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HOME : Islamic Art : Ottoman Art : Ottoman dish with Split-Leaf Palmette Design
Ottoman dish with Split-Leaf Palmette Design - GM.11
Origin: Ottoman Empire
Circa: 1550 AD to 1700 AD
Dimensions: 2.5" (6.4cm) high x 13.5" (34.3cm) wide
Medium: Terracotta

Location: Great Britain
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An elegant split-leaf palmette Ottoman dish. Iznik pottery, or Iznik ware (after the town of Iznik in western Anatolia), is a category of Ottoman decorated ceramic that was produced from the end of the 15th century until the end of the 17th century.

The split-leaf palmette motifs found on this dish became during the midst of the 16th century a pervasive design element within the imperial Ottoman workshops, and is well attested on Iznik pottery. The split-leaf palmette motif was most likely inspired by Persian manuscript illumination, and is frequently found in artefacts such as ceramics (dishes and tiles) and metalwork.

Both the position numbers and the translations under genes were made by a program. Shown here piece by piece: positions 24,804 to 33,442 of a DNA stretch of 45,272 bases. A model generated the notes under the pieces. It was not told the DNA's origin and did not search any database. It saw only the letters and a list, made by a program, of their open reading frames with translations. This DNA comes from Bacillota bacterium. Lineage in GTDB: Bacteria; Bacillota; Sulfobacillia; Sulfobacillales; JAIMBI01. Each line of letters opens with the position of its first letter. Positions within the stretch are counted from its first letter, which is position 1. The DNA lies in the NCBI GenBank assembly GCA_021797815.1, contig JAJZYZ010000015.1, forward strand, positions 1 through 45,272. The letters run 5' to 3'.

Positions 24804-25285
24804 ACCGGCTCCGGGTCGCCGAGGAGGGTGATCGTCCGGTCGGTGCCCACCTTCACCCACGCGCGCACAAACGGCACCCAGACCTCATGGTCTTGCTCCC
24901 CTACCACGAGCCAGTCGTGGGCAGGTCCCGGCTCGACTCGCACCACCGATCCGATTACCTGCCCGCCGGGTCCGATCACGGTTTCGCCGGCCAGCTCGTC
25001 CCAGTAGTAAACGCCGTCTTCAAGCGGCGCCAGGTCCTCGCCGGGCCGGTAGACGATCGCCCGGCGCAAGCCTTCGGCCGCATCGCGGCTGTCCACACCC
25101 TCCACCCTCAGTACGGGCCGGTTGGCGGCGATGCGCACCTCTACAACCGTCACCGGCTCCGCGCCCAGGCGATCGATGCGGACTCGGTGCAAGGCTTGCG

Reference: Lane, Arthur, "Later Islamic Pottery: Persia, Syria, Egypt, Turkey". London, 1971.
Rackham, Bernard. "Illustrated Catalogue of a Private Collection." In Islamic Pottery and Italian Maiolica. London: Faber and Faber, 1959. no. 184, p. 44, ill. pl. 80C. "December 3, 1965." In Collection d'un Grand Amateur (Adda). Paris, December 3, 1965. no. 871.
"Masterpieces from The Metropolitan Museum of Art New York." In The Arts of Islam. Berlin, 1981. no. 103, pp. 246–47, ill. p. 247 (color).
Atil, Esin. The Age of Sultan Süleyman the Magnificent. Washington, DC: Harry N. Abrams, Inc., 1987. no. 200, pp. 274–75, ill. pl. 200 (color).
- (GM.11)


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